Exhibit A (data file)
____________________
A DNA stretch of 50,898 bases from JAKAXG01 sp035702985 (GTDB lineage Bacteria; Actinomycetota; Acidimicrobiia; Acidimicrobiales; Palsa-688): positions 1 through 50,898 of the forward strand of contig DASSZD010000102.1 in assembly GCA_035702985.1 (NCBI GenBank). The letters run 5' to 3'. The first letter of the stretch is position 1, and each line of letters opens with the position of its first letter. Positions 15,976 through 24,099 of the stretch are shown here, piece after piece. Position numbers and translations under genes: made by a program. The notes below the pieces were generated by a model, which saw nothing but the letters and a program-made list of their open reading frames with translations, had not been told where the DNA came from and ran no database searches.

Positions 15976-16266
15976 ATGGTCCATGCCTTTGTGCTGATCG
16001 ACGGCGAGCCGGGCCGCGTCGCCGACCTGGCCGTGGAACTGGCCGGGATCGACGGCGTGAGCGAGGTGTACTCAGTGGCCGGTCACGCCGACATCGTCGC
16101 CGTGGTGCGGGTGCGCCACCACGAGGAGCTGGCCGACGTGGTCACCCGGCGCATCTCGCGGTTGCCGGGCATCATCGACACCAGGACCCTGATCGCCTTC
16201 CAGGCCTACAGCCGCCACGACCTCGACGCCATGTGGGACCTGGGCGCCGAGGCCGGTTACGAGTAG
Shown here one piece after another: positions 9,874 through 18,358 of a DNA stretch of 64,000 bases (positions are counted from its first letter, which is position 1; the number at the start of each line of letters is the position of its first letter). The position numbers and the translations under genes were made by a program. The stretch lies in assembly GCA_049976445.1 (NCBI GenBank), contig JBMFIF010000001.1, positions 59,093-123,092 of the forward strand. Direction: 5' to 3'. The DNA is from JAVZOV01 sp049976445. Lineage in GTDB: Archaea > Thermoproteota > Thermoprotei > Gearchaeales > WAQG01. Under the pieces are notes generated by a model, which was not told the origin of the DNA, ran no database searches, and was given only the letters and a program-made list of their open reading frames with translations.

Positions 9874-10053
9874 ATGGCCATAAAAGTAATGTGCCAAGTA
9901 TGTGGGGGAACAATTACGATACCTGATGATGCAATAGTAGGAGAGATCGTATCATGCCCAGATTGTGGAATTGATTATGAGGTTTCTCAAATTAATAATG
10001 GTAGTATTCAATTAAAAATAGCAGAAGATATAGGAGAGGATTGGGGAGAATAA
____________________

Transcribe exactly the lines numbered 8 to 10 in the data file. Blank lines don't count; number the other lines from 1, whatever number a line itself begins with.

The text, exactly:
Positions 9874-10053
9874 ATGGCCATAAAAGTAATGTGCCAAGTA
9901 TGTGGGGGAACAATTACGATACCTGATGATGCAATAGTAGGAGAGATCGTATCATGCCCAGATTGTGGAATTGATTATGAGGTTTCTCAAATTAATAATG